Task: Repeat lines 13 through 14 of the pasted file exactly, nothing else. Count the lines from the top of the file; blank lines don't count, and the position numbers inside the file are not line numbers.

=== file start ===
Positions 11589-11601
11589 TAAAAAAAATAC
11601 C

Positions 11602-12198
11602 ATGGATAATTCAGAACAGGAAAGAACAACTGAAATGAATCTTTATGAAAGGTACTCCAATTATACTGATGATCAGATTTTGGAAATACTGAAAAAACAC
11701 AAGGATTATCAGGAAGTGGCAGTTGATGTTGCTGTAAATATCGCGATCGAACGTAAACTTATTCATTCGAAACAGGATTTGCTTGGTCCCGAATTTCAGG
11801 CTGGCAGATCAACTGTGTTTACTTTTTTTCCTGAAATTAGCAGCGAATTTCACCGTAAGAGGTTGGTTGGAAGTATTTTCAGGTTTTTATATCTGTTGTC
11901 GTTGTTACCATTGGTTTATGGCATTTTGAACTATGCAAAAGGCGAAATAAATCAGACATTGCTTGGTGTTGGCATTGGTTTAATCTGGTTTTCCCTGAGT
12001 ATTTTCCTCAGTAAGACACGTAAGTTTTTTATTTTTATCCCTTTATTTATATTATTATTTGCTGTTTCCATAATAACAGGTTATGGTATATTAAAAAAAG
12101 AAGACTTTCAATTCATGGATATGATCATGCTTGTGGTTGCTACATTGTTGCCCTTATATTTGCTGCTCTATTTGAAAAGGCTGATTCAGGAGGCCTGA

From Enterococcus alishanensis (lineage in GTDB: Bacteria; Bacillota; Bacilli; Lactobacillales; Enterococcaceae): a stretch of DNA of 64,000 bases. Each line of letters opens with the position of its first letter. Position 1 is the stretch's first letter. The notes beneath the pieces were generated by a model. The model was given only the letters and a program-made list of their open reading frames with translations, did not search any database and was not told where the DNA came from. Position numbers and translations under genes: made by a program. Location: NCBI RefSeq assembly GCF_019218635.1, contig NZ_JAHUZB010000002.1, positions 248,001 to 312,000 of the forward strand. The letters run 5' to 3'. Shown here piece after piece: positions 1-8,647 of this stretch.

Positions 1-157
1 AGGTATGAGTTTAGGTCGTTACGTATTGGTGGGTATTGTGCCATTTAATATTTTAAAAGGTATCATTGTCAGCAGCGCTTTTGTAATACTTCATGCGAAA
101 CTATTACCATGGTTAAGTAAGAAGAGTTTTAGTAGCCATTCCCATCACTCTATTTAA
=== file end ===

1 AGGTATGAGTTTAGGTCGTTACGTATTGGTGGGTATTGTGCCATTTAATATTTTAAAAGGTATCATTGTCAGCAGCGCTTTTGTAATACTTCATGCGAAA
101 CTATTACCATGGTTAAGTAAGAAGAGTTTTAGTAGCCATTCCCATCACTCTATTTAA